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What you need to know about the coronavirus right now

·5 min read
Coronavirus disease (COVID-19) vaccination in Thailand

(Refiles to fix media identifier. Text unchanged)

LONDON (Reuters) -Here's what you need to know about the coronavirus right now:

U.S. will not lock down despite surge, Fauci says

The United States will not lock down again to curb COVID-19 but "things are going to get worse" as the Delta variant fuels a surge in cases, mostly among the unvaccinated, top U.S. infectious disease expert Anthony Fauci said on Sunday.

A sufficient percentage of Americans have now been vaccinated to avoid lockdowns, Fauci said on ABC's "This Week".

"Not enough to crush the outbreak, but I believe enough to not allow us to get into the situation we were in last winter," he said.

The average number of new coronavirus cases reported nationwide has nearly doubled in the past 10 days, according to a Reuters analysis.

Britain may toughen summer travel rules for Spain - The Times

Britain plans to warn holidaymakers against visiting popular tourist destinations such as Spain because of concerns about the COVID-19 pandemic, the Times reported on Monday.

Such a step could trigger an exodus of about a million British tourists already abroad, cause further damage to the travel sector and deal a new blow to southern Europe's summer tourist season.

The Times did not specify what particular concerns Britain had about Spain. Madrid has been hit by the more infectious Delta coronavirus variant, but its rolling seven-day infection rate dropped throughout last week.

A spokesperson for Britain's transport ministry declined to comment.

The boss of London's Heathrow Airport told Britain on Monday to rebuild confidence in travel by making it easier to go abroad.

U.S. Republican report says coronavirus leaked from Chinese lab

Evidence shows the virus that caused the COVID-19 pandemic leaked from a Chinese research facility, said a report by U.S. Republicans released on Monday, a conclusion that U.S. intelligence agencies have not reached.

The report also cited "ample evidence" that Wuhan Institute of Virology scientists - aided by U.S. experts and Chinese and U.S. government funds - were working to modify coronaviruses to infect humans and such manipulation could be hidden.

China denies a genetically modified coronavirus leaked from the facility in Wuhan, the central city where the first COVID-19 cases were detected in 2019. Beijing also denies allegations of a cover-up.

Other experts suspect the pandemic was caused by an animal virus likely transmitted to humans at a seafood market.

Australia tightens COVID curbs as army patrols Sydney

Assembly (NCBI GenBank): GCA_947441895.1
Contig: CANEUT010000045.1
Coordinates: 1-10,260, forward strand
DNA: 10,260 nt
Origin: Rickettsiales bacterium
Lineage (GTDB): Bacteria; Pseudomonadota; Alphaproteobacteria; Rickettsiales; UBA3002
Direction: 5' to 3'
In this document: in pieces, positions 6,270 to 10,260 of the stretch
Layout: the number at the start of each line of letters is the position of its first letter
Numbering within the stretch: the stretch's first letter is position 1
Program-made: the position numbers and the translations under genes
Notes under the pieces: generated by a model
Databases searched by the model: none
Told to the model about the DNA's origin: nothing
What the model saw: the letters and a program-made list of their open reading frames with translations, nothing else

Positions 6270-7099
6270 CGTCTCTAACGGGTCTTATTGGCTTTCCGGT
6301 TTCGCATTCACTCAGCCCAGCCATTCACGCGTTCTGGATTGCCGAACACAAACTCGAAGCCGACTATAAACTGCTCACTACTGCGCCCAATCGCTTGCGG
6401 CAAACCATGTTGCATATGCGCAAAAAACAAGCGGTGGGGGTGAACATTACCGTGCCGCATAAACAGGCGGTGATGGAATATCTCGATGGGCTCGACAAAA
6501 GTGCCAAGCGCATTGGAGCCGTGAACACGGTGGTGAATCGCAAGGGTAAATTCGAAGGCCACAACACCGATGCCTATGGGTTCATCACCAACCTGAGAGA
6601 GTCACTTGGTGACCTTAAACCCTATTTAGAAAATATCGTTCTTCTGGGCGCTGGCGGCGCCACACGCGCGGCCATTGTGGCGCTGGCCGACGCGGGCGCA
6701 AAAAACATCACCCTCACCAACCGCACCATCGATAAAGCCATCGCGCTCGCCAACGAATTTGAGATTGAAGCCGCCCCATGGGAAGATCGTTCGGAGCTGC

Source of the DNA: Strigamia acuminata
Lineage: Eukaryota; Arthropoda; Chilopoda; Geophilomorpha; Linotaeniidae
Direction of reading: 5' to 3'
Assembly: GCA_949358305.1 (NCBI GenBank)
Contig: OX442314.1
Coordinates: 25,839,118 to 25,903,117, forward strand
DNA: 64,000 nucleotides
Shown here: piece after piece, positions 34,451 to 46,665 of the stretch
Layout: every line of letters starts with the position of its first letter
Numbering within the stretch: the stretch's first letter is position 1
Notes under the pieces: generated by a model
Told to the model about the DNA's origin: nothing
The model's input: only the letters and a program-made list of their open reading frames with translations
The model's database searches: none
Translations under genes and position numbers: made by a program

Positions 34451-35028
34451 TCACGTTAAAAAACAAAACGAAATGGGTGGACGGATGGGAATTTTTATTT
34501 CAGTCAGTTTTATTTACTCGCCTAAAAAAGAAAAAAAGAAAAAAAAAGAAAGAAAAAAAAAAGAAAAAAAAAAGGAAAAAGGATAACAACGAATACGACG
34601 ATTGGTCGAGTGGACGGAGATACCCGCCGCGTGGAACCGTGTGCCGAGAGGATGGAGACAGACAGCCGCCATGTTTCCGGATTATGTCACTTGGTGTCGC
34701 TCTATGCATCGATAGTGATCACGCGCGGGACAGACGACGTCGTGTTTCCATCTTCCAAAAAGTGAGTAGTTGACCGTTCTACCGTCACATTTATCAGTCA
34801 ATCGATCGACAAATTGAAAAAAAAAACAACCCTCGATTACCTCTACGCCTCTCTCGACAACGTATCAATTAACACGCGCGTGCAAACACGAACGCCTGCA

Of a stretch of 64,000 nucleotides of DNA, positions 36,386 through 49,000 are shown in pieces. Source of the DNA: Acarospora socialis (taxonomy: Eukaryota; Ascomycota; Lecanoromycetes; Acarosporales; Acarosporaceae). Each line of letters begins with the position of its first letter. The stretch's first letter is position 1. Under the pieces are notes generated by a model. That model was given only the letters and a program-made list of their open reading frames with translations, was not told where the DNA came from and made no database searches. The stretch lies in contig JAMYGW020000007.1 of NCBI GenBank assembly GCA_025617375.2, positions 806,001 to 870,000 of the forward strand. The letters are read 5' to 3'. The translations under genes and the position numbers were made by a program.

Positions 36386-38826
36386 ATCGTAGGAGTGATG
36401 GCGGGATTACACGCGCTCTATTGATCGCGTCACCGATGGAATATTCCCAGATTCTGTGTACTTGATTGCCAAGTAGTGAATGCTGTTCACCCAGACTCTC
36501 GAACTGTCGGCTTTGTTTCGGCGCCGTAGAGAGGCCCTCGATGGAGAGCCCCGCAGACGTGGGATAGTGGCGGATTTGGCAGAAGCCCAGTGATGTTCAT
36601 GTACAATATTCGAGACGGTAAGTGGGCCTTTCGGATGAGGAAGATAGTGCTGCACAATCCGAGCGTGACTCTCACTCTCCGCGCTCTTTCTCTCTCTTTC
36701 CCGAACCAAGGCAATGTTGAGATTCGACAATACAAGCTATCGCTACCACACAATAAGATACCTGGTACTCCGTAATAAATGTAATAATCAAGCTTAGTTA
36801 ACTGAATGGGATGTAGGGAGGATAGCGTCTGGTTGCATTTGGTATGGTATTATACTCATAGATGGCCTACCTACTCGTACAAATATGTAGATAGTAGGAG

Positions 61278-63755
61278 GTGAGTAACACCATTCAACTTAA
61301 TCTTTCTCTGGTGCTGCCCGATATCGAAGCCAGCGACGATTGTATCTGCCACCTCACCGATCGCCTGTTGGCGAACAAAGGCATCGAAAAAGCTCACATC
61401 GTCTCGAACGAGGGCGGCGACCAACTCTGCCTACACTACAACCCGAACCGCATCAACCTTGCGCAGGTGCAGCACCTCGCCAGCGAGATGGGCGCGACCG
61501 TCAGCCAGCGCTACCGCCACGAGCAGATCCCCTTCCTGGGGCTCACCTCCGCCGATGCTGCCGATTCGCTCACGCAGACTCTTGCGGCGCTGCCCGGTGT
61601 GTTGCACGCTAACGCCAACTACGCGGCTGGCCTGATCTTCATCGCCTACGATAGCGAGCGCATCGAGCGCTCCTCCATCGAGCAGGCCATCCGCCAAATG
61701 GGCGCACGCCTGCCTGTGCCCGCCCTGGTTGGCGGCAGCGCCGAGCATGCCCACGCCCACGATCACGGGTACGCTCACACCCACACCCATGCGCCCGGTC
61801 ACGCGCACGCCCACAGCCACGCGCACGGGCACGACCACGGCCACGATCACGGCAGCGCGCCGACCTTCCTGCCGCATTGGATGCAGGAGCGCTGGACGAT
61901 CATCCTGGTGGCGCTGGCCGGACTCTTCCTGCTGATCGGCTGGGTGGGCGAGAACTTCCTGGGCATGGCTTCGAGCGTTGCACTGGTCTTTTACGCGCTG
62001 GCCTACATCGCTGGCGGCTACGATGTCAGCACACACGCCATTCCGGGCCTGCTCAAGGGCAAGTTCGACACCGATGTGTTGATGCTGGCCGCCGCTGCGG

The Australian state of Queensland on Monday extended a COVID-19 lockdown in Brisbane, while soldiers began patrolling Sydney to enforce stay-at-home rules as Australia struggles to stop the highly contagious Delta variant spreading.

Queensland said it had detected 13 new locally acquired COVID-19 cases in the past 24 hours - the biggest one-day rise the state has recorded in a year. The lockdown of Brisbane, Australia's third-biggest city, was due to end on Tuesday but will now stay in place until late on Sunday.

"It's starting to become clear that the initial lockdown will be insufficient for the outbreak," Queensland state Deputy Premier Steven Miles told reporters in Brisbane.

Delta variant bears down on China as economy loses steam

The Delta variant poses new risks for the world's second-biggest economy as it spreads from China's coast inland and authorities struggle to contain it after successfully keeping the coronavirus virus at bay for more than a year.

Barely a month after disrupting industry in the southern export hub of Guangdong, cases of the Delta variant were detected in Nanjing, capital of Jiangsu province on the coast. The infections were traced back to a flight from Russia.

Since Nanjing confirmed its first Delta cases on July 20, numerous cities in southern China and a few in the north including Beijing have reported infections. The tally of locally transmitted cases stood at 353 as of Sunday.

It was not immediately clear whether Nanjing was the source of the infections, as some authorities have yet to disclose the outcome of their virus-tracing efforts.

UAE to roll out Sinopharm vaccine to children aged 3-17

The United Arab Emirates will start providing China's Sinopharm 1099.HK COVID-19 vaccine to children aged 3-17, the UAE government said on Twitter on Monday.

It cited the health ministry as saying the decision comes after clinical trials and extensive evaluations, without providing any details. Authorities said in June the trial would monitor the immune response of 900 children.

The Gulf Arab state, which has among the world's highest immunisation rates, was already providing the Pfizer-BioNTech vaccine for children aged 12-15.

Delta spreads 'like wildfire' as doctors study whether it makes patients sicker

With a new wave of COVID-19 infections fuelled by the Delta variant striking countries worldwide, disease experts are scrambling to learn whether the latest version of coronavirus is making people - mainly the unvaccinated - sicker than before.

The U.S. Centers for Disease Control and Prevention warned that Delta, first identified in India and now dominant worldwide, is "likely more severe" than earlier versions of the virus, according to an internal report made public on Friday.

The agency cited research in Canada, Singapore and Scotland showing that people infected with the Delta variant were more likely to be hospitalized than patients earlier in the pandemic.

(Compiled by Nick Macfie)

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